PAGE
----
Last Updated on June 21, 2021
A big tradeoff with today’s threat detection/response tools, like intrusion detection & response, endpoint detection & response (EDR), network detection and response (NDR) or extended detection & response (XDR), is how much automation they offer—and what risks are associated with turning on that automation for your organization specifically.
Human-supported threat analysis adds cost, but also reduces the fallout from non-optimal decisions made and actions taken programmatically. How do you know what mix of automation and human-supported services is right for you?
To share expert guidance on this hot topic and other prevalent questions around EDR and related solutions, Chris Nyhuis, President and CEO at Vigilant, joined a recent episode of The Virtual CISO Podcast. Hosting the show is John Verry, Pivot Point Security’s CISO and Managing Partner.
John queries: “So, current-gen EDR… [is it] like old-school intrusion detection, which would just make noise? Version intrusion prevention, which would actually block an action? Does EDR take action directly? If so, what type of action? Or does it alert, and work in concert with a SOC [Security Operations Center] or a SIM [Security Information Management]? Or somebody who sees the information that the EDR forwarded?”
“It depends,” replies Chris. “Because when you take the person out of the scenario, security for you is really just guesswork. And you’re hoping that this technology guesses well enough.”
“If you think about it in terms of your own life, would you attach a mechanism to your heart that would guess whether or not you’re healthy and then make a totally uninvestigated decision, and then take action?” hypothesizes Chris. “Probably not, if it was life-or-death for you. And the thing you have to really realize as an organization is [security] is life-or-death for your organization. You can make a lot of really bad financial decisions and recover from that over years… but security you can’t.”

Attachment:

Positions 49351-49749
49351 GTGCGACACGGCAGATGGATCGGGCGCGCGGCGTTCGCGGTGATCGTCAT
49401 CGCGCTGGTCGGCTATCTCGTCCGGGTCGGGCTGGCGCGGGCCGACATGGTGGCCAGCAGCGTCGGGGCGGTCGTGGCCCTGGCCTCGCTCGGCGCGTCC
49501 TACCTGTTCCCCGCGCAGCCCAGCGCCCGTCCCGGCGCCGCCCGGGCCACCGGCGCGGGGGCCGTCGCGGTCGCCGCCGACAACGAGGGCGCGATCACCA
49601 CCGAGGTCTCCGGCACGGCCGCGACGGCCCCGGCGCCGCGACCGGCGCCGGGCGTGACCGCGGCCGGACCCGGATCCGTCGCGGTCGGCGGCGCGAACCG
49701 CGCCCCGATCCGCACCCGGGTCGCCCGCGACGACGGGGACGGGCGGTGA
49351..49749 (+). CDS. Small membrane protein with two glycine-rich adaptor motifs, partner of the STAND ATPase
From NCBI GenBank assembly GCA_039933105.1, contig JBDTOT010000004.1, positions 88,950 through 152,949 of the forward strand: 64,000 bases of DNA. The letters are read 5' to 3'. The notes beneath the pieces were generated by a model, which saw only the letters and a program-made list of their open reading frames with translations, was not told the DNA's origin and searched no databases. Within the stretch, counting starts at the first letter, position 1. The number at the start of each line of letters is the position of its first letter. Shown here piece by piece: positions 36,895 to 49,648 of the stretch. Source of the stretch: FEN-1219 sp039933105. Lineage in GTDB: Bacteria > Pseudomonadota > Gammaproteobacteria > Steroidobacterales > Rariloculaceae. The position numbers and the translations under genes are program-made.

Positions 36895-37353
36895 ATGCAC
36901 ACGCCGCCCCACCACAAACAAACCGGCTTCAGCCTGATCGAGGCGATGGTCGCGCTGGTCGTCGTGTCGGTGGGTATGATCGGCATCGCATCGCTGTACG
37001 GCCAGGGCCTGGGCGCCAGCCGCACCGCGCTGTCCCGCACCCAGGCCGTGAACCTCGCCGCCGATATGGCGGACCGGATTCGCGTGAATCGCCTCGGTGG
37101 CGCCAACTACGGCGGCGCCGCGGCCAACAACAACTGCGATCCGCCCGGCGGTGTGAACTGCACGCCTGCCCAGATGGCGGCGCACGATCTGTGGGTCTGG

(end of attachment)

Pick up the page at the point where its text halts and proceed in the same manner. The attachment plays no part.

Chris continues: “So, the reason I say, ‘It depends,’ is because if it’s a threat that’s kind of like an on/off switch, if it does this, do this, right? … That becomes what we would consider [automated] prevention, where you detect something and you automatically shut it down.
“If you’re in a scenario where your risk of shutting down that communication is low, then ‘intrusion prevention automatic’ is not necessarily high-risk for you, and the risk of not shutting that potential threat down is higher. But if you’re in a banking scenario, where if communication was shut down, you might lose a billion dollars in transactions, that causes an issue.
“So, organizations have to really look at the security that they put in place, look at the risk over the thing they’re protecting, and it has to be granular. Because security can’t be one size fits all. It has to be built for you. You have to look at that risk and ask, ‘What do I want to do automatically? And then what do I need to involve people in?’
“The other aspect of that… We’ve had major incidents, where we’ve gone in and there’s a nation state coming through a company that picks up trash, right? You would never think they’d be involved in a nation state to nation state war, but they bounce through that organization, and back out to another company. If their detection automatically just stopped things, well now you just destroyed evidence, you just destroyed maybe a potential ability to understand how someone got in all these things,” Chris points out.
If you need to up your security game and are considering EDR/NDR technology, don’t miss this podcast episode with Chris Nyhuis from Vigilant.